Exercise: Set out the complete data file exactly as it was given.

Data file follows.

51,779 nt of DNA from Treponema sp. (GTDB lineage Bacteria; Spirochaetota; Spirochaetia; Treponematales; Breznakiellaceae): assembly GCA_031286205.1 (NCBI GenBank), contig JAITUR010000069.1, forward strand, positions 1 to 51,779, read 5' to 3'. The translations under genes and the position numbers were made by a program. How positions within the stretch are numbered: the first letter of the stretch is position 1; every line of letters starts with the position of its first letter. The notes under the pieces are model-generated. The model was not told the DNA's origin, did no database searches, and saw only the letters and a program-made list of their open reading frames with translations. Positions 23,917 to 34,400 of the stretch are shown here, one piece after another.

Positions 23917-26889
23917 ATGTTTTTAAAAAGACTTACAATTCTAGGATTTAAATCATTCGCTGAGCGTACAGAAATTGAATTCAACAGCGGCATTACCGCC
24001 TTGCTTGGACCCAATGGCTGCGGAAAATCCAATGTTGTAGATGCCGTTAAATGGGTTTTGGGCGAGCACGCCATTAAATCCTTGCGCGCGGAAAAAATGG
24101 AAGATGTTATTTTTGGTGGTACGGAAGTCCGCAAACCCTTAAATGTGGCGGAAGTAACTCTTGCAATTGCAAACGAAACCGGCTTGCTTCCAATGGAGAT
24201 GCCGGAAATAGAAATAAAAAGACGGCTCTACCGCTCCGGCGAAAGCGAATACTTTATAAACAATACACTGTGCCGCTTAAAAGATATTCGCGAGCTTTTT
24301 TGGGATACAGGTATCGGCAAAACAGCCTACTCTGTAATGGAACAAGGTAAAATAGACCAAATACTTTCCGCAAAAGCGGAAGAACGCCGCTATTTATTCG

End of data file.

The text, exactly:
51,779 nt of DNA from Treponema sp. (GTDB lineage Bacteria; Spirochaetota; Spirochaetia; Treponematales; Breznakiellaceae): assembly GCA_031286205.1 (NCBI GenBank), contig JAITUR010000069.1, forward strand, positions 1 to 51,779, read 5' to 3'. The translations under genes and the position numbers were made by a program. How positions within the stretch are numbered: the first letter of the stretch is position 1; every line of letters starts with the position of its first letter. The notes under the pieces are model-generated. The model was not told the DNA's origin, did no database searches, and saw only the letters and a program-made list of their open reading frames with translations. Positions 23,917 to 34,400 of the stretch are shown here, one piece after another.

Positions 23917-26889
23917 ATGTTTTTAAAAAGACTTACAATTCTAGGATTTAAATCATTCGCTGAGCGTACAGAAATTGAATTCAACAGCGGCATTACCGCC
24001 TTGCTTGGACCCAATGGCTGCGGAAAATCCAATGTTGTAGATGCCGTTAAATGGGTTTTGGGCGAGCACGCCATTAAATCCTTGCGCGCGGAAAAAATGG
24101 AAGATGTTATTTTTGGTGGTACGGAAGTCCGCAAACCCTTAAATGTGGCGGAAGTAACTCTTGCAATTGCAAACGAAACCGGCTTGCTTCCAATGGAGAT
24201 GCCGGAAATAGAAATAAAAAGACGGCTCTACCGCTCCGGCGAAAGCGAATACTTTATAAACAATACACTGTGCCGCTTAAAAGATATTCGCGAGCTTTTT
24301 TGGGATACAGGTATCGGCAAAACAGCCTACTCTGTAATGGAACAAGGTAAAATAGACCAAATACTTTCCGCAAAAGCGGAAGAACGCCGCTATTTATTCG